Newscast for June 29, 2012

Jun 29, 2012
House Committee on Education and the Workforce

Regional news from the KBIA newsroom, including:

  • After Supreme Court decision on health care, Missourians split on next step
  • Court's Medicaid ruling could leave thousands uninsured
  • Missouri will get No Child Left Behind waiver

Supreme Court Upholds Care Health Law

Jun 28, 2012

In one of the most widely anticipated decisions in recent history, the U.S. Supreme Court today ruled that the sweeping federal law overhauling the nation's health care system is constitutional.

Regional news coverage from the KBIA newsroom, including:

  • Columbia officials meet for two-day retreat
  • Commission accepting applications for Mo. Supreme Court
  • Rally against president's contraceptive mandate held at Mo. Capitol
  • WiFi coming to state parks
  • Phone line could play role in cancer prevention

Missouri awaits Supreme Court ruling on health reform

Mar 28, 2012
David Sachs / SEIU

Health care reform is in the cross-hairs at the U.S. Supreme Court this week. In this Health & Wealth update, as the nine justices hear oral arguments on Obama's 2010 health reform, implementation of some aspects of the law are on hold in Missouri.

A federal judge ruled Wednesday that Missouri’s law banning flag desecration is unconstitutional.

Newscast for February 28, 2012

Feb 28, 2012
File / KBIA

Regional news coverage from the KBIA News room, including:

  • State senators face uncertain future after Mo. Supreme Court tosses redrawn district lines.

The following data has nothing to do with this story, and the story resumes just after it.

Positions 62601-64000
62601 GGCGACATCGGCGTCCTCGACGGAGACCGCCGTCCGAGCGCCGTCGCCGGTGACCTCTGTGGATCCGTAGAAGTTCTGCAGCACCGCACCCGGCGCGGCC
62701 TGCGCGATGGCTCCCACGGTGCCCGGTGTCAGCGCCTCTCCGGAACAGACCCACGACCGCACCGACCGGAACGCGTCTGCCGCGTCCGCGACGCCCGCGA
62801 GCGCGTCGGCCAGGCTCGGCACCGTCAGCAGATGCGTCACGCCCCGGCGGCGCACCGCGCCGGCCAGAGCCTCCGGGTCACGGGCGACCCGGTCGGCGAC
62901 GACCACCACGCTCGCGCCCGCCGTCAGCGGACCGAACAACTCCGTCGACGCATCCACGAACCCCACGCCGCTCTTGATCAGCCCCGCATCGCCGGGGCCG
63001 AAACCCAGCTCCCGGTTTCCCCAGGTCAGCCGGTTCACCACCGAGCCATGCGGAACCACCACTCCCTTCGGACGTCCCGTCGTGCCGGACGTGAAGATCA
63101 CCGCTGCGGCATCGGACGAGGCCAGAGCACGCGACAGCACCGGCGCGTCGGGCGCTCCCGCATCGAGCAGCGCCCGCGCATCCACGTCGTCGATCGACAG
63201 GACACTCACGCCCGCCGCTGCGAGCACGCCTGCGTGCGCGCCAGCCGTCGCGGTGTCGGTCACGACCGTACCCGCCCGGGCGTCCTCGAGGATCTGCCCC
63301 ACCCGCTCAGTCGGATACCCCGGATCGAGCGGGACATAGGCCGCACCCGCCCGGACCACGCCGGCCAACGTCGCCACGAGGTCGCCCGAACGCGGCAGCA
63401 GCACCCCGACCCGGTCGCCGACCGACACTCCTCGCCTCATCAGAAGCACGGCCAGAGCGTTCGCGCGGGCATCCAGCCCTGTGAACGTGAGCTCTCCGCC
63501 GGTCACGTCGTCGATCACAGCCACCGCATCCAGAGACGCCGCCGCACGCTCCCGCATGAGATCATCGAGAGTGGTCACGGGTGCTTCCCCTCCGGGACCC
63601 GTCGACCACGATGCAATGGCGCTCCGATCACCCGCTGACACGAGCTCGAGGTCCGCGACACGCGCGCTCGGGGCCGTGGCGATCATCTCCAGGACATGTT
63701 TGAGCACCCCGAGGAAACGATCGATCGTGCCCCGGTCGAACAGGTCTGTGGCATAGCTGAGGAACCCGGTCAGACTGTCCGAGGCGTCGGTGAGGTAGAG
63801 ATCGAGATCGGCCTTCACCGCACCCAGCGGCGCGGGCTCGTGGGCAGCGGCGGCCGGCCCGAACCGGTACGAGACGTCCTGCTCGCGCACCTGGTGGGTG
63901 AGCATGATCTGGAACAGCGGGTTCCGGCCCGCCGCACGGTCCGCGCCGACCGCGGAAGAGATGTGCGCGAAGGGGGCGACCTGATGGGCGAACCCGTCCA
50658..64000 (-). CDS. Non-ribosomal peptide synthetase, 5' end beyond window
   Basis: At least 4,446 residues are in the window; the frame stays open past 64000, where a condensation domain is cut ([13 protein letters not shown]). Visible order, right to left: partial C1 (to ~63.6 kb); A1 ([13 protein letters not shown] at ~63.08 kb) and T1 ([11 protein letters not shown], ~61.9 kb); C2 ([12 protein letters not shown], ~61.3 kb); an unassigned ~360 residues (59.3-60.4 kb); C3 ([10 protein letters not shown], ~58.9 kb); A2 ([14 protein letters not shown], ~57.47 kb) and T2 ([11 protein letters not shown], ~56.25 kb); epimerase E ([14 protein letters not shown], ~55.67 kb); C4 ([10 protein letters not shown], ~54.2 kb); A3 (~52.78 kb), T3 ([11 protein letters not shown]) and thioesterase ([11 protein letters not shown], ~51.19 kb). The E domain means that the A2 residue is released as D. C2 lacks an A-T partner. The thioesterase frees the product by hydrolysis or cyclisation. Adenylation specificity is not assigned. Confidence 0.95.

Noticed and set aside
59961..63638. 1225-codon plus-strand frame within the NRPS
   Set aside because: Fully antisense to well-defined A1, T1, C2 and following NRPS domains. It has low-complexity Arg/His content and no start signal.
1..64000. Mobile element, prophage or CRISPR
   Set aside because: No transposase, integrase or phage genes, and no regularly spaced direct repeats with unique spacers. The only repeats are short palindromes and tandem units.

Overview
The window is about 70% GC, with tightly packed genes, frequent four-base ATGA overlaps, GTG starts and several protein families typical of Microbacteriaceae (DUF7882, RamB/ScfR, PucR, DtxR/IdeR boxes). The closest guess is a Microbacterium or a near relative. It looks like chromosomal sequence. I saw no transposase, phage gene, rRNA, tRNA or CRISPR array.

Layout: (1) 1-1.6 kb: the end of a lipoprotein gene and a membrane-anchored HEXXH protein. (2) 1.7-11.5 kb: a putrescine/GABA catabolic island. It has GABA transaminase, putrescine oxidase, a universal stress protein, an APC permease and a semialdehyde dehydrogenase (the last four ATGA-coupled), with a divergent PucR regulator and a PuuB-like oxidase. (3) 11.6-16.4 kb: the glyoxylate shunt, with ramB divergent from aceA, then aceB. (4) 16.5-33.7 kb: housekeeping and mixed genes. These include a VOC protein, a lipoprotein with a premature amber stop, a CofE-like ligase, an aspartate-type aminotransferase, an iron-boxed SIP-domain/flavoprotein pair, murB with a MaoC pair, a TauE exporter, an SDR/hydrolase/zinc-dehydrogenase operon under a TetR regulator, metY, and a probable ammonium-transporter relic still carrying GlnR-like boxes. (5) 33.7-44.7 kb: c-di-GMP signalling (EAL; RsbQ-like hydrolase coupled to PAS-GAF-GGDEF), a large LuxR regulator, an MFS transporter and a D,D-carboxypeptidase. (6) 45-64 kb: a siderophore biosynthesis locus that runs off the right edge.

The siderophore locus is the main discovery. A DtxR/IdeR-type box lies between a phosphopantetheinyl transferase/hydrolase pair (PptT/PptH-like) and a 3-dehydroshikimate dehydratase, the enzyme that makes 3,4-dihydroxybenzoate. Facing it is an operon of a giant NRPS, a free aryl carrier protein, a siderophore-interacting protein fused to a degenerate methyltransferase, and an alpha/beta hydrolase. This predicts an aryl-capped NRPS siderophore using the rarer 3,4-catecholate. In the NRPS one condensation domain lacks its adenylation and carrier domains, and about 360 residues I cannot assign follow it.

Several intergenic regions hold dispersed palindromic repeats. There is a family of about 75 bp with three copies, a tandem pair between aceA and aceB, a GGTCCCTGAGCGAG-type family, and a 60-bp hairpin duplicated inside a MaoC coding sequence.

• The Missouri Supreme Court hears testimony over a redistricting of House seats.
  • An Oscar-winning film and its directors are coming to Columbia.
Jacob Fenston / KBIA

Two lawsuits challenging Missouri’s new congressional district map have been heard for a second time by the State Supreme Court. The cases returned to the high court after the map was upheld two weeks ago by a Cole County judge.

State of Missouri

The Missouri Supreme Court plans to take another look at the state's newly redrawn congressional districts.

Newscast for February 13, 2012

Feb 13, 2012
File / KBIA

Regional news coverage from the KBIA News room, including:

  • School closures in Columbia on a snowy morning.
  • Governor Nixon heads to Columbia to discuss flood protection.
  • The Missouri Supreme Court plans to look again at congressional districts.
State of Missouri

The Missouri Supreme Court is declining to weigh in on the constitutionality of new state House districts — at least for now.

mo.gov

One day after Governor Jay Nixon made his State of the State Address, the annual State of the Judiciary Address was delivered to Missouri lawmakers Wednesday.

jimmywayne / Flickr

Plaintiffs challenging Missouri’s new Congressional and State Senate maps are celebrating.

Health Reform Moves Toward the Supreme Court

Nov 2, 2011
ltgov.mo.gov

Missourians have never been in love with health reform. A year ago, Missouri was the first to pass a state law prohibiting an individual insurance mandate. It was a largely symbolic rejection of the Affordable Care Act, but now, more serious obstacles are looming. Missouri Lieutenant Governor Peter Kinder is one of dozens of officials from around the country challenging "Obamacare" in the courts.

In this weekly Health & Wealth update, the Affordable Care Act moves toward the U.S. Supreme Court.